Report no 827/1/01



The presence of large numbers of Legionellae in water distribution systems and in industrial waters, including cooling tower environments, presents a potentially serious health risk to both workers and the general public. It is well known that Legionella species are frequently isolated from South African industrial water distribution systems and the prevalence of antibodies in the general public is high (Bartie, 1994). No official guidelines exist in South Africa for the maintenance of water distribution systems and for treatment of such systems contaminated with Legionella. Treatment procedures currently available are expensive and only successful in the temporary reduction of bacterial numbers. Although certain biocides have been proven to be effective against Legionella in laboratory conditions, their efficacy under field conditions has not been studied in detail. The exact role of protozoa, especially in biofilm conditions, in the protection of these organisms against biocide treatment is not clear and needs to be studied.

Although standard methods for detection and identification of Legionella have been formulated in the USA, Britain and Australia, such standards have not been set for South Africa. As a result, local laboratories have been testing water samples for the presence of legionellae, using a variety of methods that have not been standardized. A recent interlaboratory study conducted by a number of laboratories in South Africa and one in Britain, has confirmed this lack of standardization among laboratories and identification methods used (Truscott, 1998). A general lack of quality control in the preparation of culture media was also observed. This has in turn resulted in contradictory results regarding water quality in industrial systems and a lack of confidence in local water testing, specifically for Legionella. The organism apparently prefers biofilm conditions which further complicates current methods of detection and identification, as a number of these methods do not make provision for analysis of such samples.

All the methods currently used in South Africa for the detection and quantification of Legionella are conventional methods, dependent on the culturing of legionellae prior to identification. These methods are reported to be time consuming and to require special identification reagents and culture media as well as a high degree of technical skill in their application. As mentioned, a distinct disadvantage of all these methods is the fact that only information on the culturable fraction of the organisms present in the sample will be possible. Advances in molecular biotechnology and development of diagnostic applications of the polymerase chain reaction (PCR) in particular, have recently enabled rapid and reliable assays with many advantages over conventional culturing methods, including their lack of dependence over the cultureability of the target organisms.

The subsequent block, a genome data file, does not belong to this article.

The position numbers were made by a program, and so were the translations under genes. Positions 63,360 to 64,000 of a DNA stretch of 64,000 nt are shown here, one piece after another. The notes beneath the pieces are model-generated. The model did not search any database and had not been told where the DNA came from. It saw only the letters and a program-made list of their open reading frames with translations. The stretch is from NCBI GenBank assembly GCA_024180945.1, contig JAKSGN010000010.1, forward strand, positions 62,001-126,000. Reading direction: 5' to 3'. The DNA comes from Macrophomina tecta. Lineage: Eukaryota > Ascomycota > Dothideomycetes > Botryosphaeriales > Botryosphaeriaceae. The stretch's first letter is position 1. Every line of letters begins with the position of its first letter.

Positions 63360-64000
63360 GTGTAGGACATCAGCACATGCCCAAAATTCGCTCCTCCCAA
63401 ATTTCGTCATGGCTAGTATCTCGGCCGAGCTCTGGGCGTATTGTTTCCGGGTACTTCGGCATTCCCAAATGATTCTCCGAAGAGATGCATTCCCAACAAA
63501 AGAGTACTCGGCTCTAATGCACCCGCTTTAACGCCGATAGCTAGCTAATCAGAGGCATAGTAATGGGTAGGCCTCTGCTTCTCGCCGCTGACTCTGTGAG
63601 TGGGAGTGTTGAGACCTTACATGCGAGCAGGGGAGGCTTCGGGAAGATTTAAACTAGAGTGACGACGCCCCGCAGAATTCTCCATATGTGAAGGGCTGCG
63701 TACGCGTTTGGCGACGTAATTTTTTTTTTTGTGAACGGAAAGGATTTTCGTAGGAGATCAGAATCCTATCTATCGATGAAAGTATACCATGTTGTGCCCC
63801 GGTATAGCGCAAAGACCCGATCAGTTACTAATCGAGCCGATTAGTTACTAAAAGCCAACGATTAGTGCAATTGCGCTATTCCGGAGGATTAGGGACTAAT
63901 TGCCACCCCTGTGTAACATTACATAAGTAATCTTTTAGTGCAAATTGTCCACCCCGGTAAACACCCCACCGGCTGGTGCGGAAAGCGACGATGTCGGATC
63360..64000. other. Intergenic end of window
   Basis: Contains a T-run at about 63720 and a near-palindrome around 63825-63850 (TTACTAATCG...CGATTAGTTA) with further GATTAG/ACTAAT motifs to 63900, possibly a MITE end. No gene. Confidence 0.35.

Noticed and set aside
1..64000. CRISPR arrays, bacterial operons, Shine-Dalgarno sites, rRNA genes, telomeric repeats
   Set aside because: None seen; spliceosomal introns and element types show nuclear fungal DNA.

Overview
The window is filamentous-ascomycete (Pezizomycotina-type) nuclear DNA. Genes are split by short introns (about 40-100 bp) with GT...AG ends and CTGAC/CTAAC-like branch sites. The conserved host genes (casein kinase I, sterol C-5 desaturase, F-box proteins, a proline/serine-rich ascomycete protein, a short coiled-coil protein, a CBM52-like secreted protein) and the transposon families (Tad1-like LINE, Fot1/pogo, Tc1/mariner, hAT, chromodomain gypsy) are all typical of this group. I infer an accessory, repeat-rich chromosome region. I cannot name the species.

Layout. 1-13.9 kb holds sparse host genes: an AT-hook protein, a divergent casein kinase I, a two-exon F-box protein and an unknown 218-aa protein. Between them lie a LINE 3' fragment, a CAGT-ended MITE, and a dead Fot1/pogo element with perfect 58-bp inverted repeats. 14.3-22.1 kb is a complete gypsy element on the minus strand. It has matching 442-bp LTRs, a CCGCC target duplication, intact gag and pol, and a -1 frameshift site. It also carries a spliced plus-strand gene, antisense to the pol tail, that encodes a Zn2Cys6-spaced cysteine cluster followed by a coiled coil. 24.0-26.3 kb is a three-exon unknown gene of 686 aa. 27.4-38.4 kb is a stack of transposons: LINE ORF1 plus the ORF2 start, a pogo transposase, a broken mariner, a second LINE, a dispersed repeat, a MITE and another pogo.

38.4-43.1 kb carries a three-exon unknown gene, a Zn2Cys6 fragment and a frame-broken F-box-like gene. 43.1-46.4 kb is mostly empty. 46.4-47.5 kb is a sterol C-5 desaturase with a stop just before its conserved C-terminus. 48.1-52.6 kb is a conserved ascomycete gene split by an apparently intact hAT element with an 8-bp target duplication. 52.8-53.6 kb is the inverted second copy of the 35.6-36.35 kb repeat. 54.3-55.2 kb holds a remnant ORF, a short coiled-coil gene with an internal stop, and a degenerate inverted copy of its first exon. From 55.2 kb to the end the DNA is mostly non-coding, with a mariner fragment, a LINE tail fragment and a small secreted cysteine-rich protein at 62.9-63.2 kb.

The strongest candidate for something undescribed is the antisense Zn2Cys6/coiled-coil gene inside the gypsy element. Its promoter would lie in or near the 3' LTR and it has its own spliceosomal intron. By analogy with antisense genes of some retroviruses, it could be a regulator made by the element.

The presence of Legionella spp. in cooling water systems has raised a number of questions concerning their growth and survival. If legionellae can be prevented from multiplying in cooling water systems, the probability of having an infective dose is greatly reduced. Information on the factors controlling the multiplication of Legionella in cooling water systems can facilitate efforts to control and minimize the risk of infection. Considering the above background outline, the following research objectives have been formulated.

ii. Research objectives

  1. Isolation of Legionella species present in South African industrial cooling water systems.
  2. Evaluation of currently available identification and enumeration methods using type cultures (ATCC) and isolated Legionella species.
  3. Use and evaluation of standard PCR methods and commercial kits for the identification and enumeration of Legionella.
  4. Comparison of all methods in terms of cost, applicability to field conditions, sensitivity, specificity and availability.
  5. Correlation of Legionella species and free-living protozoa (identified to species level) commonly found in industrial cooling water systems.
  6. Determination of the ecology of Legionella in the biofilm and water phase of cooling towers.
  7. Recommendation of guidelines for a standard method for detection of Legionella in industrial water systems.


  1. The first stage of this project dealt with the optimization and comparison of conventional culturing methods in our own laboratory. These experiments were carried out with the use of seeded samples, enabling us to control and manipulate the experimental conditions. Numerous difficulties were experienced in the culture of Legionella organisms from seeded samples. In general, there appeared to be a lack of consistency in the quality of culture media. Batch-to-batch differences were observed in all the media evaluated. buffered charcoal yeast extract (BCYE) agar without alphaketoglutarate, often used for the most probable number (MPN) method, was not suitable for the international standard (ISO) and Australian standard (AS) methods because legionellae could not be differentiated from non-legionellae colonies. Isolation and identification of Legionella species by culture has been confirmed to be extremely time consuming and labor intensive. Difficulties were experienced in obtaining media and reagents, and quality control of culture media appeared to be a problem. Specific findings of importance were: